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January 31, 2008

Nasdaq Defends Dark Options

By Nina Mehta

Nasdaq failed to win Securities and Exchange Commission approval for its new options market, but is still standing by a controversial aspect of its proposal. Nasdaq had expected to launch the Nasdaq Options Market in December, but the SEC did not rule on Nasdaq's proposal.

The International Securities Exchange and Citadel, the exchange's most vociferous critics, charged that Nasdaq's various non-displayed order types violate the SEC's Rule 602, or firm quote rule, and encourage internalization. Rule 602 requires exchanges to publicly disseminate their best bids and offers and the sizes associated with them.

Nasdaq's proposed exchange "would create a hidden market for trading options that would impede transparency and liquidity, discourage market participants from placing displayable limit orders or quotes, and facilitate gaming and non-competitive trading," Citadel told the SEC last June.

In a December comment letter to the SEC, Nasdaq threw its critics a bone by saying it would remove the pure non-displayed order type from its proposal, but said it would retain its price-improving, discretionary and reserve orders, all of which involve non-displayed trading interest.

Nasdaq's most impugned dark order type is what the exchange calls a price-improving order. This order type enables participants to submit penny-priced orders in options quoted in nickel and dime increments, which would remain on Nasdaq's book, available for execution, but would be disseminated to the market at the allowable increment.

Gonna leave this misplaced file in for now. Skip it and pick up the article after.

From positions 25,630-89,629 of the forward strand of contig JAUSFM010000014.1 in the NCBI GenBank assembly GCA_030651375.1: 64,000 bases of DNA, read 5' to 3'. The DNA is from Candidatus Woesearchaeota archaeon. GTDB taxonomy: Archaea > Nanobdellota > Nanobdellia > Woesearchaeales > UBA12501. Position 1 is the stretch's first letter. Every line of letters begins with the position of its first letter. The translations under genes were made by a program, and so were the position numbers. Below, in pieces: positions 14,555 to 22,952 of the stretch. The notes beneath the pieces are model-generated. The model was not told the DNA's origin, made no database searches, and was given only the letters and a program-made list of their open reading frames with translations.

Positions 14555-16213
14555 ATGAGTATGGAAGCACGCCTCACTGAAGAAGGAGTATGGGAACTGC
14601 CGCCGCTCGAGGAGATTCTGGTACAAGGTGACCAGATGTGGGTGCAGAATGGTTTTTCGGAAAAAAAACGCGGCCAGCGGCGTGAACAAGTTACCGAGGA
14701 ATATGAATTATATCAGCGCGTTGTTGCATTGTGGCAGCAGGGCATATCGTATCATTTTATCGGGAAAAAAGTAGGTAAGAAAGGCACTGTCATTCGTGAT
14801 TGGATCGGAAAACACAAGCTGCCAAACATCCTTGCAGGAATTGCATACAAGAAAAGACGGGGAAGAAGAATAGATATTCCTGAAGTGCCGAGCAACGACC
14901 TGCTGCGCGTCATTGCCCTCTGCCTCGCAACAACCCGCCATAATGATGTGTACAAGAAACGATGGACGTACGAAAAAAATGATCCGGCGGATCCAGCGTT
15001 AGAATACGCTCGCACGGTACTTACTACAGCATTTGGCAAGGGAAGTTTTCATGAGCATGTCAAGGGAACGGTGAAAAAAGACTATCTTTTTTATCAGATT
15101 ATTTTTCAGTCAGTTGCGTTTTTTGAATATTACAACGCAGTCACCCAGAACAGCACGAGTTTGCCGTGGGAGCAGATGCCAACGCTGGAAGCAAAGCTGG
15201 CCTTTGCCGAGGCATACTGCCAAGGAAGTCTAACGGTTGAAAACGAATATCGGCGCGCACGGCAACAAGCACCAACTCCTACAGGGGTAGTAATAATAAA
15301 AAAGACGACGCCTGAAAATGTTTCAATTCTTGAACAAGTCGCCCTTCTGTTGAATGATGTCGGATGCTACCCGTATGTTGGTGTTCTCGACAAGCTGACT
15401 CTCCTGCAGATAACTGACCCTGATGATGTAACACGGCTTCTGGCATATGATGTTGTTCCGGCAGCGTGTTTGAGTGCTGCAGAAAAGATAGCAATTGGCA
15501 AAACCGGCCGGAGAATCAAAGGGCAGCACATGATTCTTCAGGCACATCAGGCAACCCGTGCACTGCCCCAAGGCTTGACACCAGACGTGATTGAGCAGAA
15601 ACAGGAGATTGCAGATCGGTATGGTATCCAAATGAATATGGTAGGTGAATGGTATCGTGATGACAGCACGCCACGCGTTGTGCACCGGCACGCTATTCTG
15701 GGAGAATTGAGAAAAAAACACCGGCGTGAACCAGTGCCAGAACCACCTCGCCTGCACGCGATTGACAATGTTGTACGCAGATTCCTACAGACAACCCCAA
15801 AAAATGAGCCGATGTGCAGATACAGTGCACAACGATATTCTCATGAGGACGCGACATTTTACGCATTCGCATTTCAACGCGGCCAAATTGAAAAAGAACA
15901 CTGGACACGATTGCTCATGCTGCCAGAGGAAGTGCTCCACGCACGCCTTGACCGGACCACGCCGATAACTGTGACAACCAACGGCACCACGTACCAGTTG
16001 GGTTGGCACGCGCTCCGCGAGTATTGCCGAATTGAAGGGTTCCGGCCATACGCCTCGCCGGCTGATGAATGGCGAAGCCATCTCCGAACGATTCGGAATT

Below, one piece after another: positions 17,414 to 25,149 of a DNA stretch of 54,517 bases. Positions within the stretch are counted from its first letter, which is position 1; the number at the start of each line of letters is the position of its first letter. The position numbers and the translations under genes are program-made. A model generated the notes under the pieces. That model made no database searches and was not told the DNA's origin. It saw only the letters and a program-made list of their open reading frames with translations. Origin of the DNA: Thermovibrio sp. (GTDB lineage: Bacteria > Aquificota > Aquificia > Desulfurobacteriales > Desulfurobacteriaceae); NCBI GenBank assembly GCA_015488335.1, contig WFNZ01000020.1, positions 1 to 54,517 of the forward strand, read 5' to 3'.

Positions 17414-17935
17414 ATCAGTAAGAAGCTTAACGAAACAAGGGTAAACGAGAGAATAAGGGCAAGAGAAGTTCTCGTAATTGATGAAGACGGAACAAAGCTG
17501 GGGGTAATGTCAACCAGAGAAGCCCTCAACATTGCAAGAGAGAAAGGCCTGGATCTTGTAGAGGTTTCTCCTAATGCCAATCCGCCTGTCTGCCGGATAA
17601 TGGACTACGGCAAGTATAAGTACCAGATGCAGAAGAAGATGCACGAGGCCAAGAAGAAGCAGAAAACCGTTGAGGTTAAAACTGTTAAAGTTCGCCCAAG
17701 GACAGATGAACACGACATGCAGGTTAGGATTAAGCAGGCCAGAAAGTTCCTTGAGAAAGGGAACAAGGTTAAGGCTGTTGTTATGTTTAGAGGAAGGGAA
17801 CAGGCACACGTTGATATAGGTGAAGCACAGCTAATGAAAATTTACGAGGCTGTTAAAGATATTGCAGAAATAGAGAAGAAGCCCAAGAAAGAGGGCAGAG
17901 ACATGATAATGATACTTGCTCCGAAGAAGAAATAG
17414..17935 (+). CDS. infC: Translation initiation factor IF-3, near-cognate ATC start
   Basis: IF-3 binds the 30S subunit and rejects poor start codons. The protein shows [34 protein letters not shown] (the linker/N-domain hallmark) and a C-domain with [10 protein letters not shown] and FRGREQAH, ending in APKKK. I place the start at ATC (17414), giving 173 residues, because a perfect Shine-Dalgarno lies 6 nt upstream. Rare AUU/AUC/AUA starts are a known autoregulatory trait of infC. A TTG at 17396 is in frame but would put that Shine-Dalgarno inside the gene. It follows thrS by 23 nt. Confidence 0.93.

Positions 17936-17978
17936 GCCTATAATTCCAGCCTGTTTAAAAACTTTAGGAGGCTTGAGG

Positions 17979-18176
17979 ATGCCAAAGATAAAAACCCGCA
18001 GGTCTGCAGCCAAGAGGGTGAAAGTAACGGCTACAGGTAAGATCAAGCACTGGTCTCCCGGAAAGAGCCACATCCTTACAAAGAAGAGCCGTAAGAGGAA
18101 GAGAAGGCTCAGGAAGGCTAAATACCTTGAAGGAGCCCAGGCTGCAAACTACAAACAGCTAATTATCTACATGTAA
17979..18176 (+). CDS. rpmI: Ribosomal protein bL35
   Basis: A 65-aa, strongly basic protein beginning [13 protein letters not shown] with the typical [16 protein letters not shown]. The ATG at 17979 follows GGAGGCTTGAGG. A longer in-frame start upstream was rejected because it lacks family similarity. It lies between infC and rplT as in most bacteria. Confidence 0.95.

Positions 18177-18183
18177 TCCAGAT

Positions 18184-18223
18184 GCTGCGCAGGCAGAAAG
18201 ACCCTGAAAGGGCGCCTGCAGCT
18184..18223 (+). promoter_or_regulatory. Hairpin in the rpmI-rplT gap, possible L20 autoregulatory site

"Price Improving Orders will result in better execution prices for market participants and could add liquidity to the marketplace that would not otherwise be entered or displayed in any venue," Nasdaq wrote in its December response to five comment letters published on the SEC's Web site earlier in 2007.

Elsewhere in the letter, Nasdaq added: "Nasdaq's proposal to create Price Improving Orders would offer the same benefit of narrower spreads and the opportunity for price improvement [as the Boston Options Exchange's PIP and the ISE's PIM auctions], without the potential downside of freezing' the entered order for a period of time, as is done in existing price improvement facilities." Nasdaq dismissed critics' concerns about internalization and gaming related to its non-displayed order types.

Letters to the SEC from Citadel, the ISE, the American Stock Exchange, and the Securities Industry and Financial Markets Association critiqued or questioned key elements of the proposed Nasdaq Options Market. A letter from market maker GETCO was broadly supportive of Nasdaq's proposed exchange.

Nasdaq's letter took a swipe at Citadel. Referring to the latter's criticism of Nasdaq's dark order types, Nasdaq said, "Citadel raises the same arguments that many firms have raised throughout the years to avoid market developments that jeopardize artificially wide spreads and large profits."

 

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